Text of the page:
According to a recent study, molecular breast imaging (MBI) has been discovered to detect cancer independently and regardless of breast tissue density. This ground-breaking data was collected from over 300 breast cancer patients who underwent the MBI/BSGI procedure. The same high rate of 95% of breast cancer detection was confirmed for women with or without breast density.
This significant discovery has since been published in the issue of the American Journal of Roentgenology by a group of radiologists and surgeons at the George Washington University Medical Center (Washington DC, USA).
“This study indicates that breast tissue density is simply a non-issue for MBI/BSGI. This is great news for patients who have an inconclusive mammogram due to breast density, implants, or scarring,” said vice president for science and technology at Dilon Technologies (Newport News, VA, USA), a developer of MBI systems, Douglas Kieper.
Dilon Technologies, Inc. is a developer of diagnostic imaging with the Dilon molecular imaging systems, high-resolution, small field-of-view general-use imaging cameras, optimized to perform molecular breast imaging (MBI/BSGI) and localization for MBI-guided breast biopsy.
Dilon’s surgical imaging products, the Navigator probes, are one of the most widely used gamma probes for cancer surgery. The gamma probes offer an upgrade option for three-dimensional (3D) tumor imaging and navigation with SurgicEye’s (Munich, Germany) declipseSPECT (single photon emission computed tomography) camera.
Dilon is the exclusive international distributor of Digirad’s (Atlanta, GA, USA) Cardius cardiac and ergo general molecular imaging cameras that provide excellent image quality and increased patient comfort with a compact, open design.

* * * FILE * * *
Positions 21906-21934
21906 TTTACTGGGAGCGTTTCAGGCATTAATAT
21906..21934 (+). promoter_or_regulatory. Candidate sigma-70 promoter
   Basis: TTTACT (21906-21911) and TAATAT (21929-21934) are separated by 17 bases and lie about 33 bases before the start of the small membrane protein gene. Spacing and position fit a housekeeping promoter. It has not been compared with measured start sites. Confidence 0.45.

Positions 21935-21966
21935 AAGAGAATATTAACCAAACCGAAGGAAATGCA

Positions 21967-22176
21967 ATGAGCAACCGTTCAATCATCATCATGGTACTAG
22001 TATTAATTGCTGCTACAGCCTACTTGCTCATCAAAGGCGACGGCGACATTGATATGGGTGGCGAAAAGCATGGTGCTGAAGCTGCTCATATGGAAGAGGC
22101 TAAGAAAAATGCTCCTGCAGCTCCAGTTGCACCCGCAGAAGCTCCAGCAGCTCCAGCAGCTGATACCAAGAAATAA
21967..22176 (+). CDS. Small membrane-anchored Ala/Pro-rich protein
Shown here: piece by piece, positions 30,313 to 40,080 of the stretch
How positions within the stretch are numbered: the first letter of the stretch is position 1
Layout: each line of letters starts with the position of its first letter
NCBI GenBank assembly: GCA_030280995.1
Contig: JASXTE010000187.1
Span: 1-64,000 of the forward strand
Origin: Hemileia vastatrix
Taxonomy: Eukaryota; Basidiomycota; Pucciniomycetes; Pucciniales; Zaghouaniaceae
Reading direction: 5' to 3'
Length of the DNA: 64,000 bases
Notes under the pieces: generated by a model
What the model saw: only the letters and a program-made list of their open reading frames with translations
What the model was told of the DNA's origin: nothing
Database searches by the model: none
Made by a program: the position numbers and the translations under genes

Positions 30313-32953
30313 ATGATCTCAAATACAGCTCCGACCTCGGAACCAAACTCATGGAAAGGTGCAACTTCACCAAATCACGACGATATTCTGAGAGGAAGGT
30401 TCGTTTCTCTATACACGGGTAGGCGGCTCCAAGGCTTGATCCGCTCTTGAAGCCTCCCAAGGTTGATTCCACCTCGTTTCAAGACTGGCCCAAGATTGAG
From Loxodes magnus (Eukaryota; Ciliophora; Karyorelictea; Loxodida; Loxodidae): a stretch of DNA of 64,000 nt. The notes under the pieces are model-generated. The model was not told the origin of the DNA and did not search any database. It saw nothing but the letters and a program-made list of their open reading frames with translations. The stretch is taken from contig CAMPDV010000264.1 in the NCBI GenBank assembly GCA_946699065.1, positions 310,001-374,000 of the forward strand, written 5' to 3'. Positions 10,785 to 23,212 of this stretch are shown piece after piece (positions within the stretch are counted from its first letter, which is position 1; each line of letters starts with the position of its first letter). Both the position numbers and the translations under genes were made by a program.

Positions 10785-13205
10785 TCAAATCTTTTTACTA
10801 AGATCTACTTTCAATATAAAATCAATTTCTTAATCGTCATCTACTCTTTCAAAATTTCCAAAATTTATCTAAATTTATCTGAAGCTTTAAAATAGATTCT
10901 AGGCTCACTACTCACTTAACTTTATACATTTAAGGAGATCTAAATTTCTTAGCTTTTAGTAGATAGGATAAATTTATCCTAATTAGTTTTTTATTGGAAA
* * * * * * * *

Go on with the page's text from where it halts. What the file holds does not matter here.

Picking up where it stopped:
A variety of studies has demonstrated that mammography is less effective in patients with dense breast tissue, missing as much as 50% of breast cancers. Breast MRI is known to be more sensitive than mammography or ultrasound in women with dense breasts, however at a much higher cost per scan.
On the other hand, MBI, also referred as breast-specific gamma imaging (BSGI), is an imaging protocol that has been shown in several clinical studies to be more effective than mammography or ultrasound for detecting breast cancer, especially in women with dense breasts. Furthermore, the MBI/BSGI procedure can be performed at one-third of the cost of an MRI and it can be provided to patients who cannot undergo an MRI scan, such as women with pacemakers, those who are on dialysis, or are claustrophobic.
For years, women who have dense breasts were usually unaware of their breast density or of the chance that their negative mammogram might be missing cancers. That is until recently, as several states in the United States have passed legislation requiring breast centers to inform patients with dense breasts that their mammogram might be inconclusive.
The state of Oregon new breast density law includes BSGI as one of the technology alternative that should be considered for patients who receive a dense-breast notification from their doctor. The state of Indiana goes beyond that by requiring state employee-health plans to cover additional medical examination for women with high breast density.